stevrbee | Nov 7, 2020 |
This is a very, very good book and one that I will re-read at some point to re-capture the details that escaped on the first go round. And it was also delightful to read a weather geek explain the phenomenon that caused this catastrophic blizzard: high pressure, low pressure, and how they work. Maybe someday I'll understand that aspect!

Laskin does a phenomenal job researching the lives of the families caught up in this push into the Western US plains. He researches the history and places where 5 or 6 families originated, their customs, reasons for making the voyage, experiences to get to their ports, and other similar stories from the time. So we get to know some families, know that they had stories similar to other people from the same region or on the same transport, and they were not plucked up and placed in the Dakotas or Nebraska out of thin air.

There is a great deal of research into early American weather forecasting, especially what worked and what didn't. And the Signal Corps and Lieutenant Woodruff, who was an active duty soldier in charge of the weather forecasting and relaying messages East from the various points in Montana and the Great Plains, interpreting them, and drawing them on a map ready for the telegraph machines.

When the storm hits, Laskin again goes into detail about the snow and ice and crystals, as well as what extreme cold does to the human body based on survivors' stories and medical evidence. It is also important to know, and I didn't, that there were survivors who lasted the night, only to die the next morning when the blood from their freezing limbs began to circulate around their hearts.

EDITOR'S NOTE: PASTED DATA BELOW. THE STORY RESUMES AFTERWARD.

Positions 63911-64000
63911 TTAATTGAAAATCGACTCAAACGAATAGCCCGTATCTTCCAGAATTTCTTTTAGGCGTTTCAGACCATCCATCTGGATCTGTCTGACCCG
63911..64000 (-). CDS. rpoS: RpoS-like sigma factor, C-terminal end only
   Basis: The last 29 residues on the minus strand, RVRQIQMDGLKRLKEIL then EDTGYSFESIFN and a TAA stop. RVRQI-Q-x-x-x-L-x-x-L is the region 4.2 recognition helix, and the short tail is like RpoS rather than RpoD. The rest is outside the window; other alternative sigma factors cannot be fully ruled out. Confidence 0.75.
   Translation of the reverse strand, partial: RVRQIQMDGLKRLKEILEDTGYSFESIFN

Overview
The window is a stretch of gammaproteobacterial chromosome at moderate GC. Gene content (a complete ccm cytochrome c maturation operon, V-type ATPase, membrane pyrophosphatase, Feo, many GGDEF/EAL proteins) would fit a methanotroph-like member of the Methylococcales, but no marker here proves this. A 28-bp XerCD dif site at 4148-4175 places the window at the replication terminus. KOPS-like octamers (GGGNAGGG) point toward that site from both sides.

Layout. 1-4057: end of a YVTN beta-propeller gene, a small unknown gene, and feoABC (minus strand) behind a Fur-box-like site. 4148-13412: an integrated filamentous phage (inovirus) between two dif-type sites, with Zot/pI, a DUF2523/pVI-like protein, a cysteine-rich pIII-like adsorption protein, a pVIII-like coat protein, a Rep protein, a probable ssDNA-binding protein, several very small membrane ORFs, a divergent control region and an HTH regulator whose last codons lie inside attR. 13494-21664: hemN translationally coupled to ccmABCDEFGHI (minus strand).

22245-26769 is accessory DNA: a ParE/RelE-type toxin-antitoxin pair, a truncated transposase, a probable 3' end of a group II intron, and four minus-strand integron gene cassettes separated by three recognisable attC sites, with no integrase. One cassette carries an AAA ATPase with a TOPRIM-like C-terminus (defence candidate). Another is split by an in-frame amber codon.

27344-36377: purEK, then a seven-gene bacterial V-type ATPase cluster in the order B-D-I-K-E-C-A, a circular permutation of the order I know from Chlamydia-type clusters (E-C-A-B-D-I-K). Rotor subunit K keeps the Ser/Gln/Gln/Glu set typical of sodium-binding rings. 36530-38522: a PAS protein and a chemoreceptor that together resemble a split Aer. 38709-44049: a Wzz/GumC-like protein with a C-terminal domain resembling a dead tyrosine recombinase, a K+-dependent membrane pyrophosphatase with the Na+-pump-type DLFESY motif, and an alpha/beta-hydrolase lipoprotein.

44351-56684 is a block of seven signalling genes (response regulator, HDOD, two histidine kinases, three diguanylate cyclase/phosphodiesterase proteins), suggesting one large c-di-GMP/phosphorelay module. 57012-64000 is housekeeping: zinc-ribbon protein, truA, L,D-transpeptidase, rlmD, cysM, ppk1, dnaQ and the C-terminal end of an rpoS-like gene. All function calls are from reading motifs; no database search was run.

So it's a heart-wrenching historical account, very similar to "Isaac's Storm" and tales about the Northwest Passage, of people who left one land and set of difficult circumstances for hope of a better life, only to have that life changed so tragically. ( )
  threadnsong | Aug 30, 2020 |
An incredibly scientific look at a horrible event in the history of the plains states. Laskin takes great pains to explain the meteorology, the physiology and the human toll of this storm. It was difficult to read what happens when hypothermia occurs and in such detail, but it is necessary to the story. Your heart breaks reading the individual stories of the pioneers and their children. ( )
  book58lover | Mar 10, 2020 |
Audiobook read by Paul Woodson

On January 12, 1888 a massive cold front brought plummeting temperatures, gale-force winds, and blinding snow to the northern plains. The day had started out unseasonably mild, and children walked to school without their usual heavy coats, gloves and hats. Caught completely unawares and unprepared many of them died in the blizzard that is still talked about in the Dakotas, Nebraska and Minnesota.

Laskin has pieced together the stories of several immigrant families and what happened to them during the two days of the storm. There are stories of heroism and determination. Children who kept their heads and found shelter. Teachers who shepherded their classes to safety. Men and women who died searching for their livestock. Many who survived the initial storm and exposure, later died of complications – gangrene that resulted from severe frostbite, or heart arrhythmias that caught them unawares.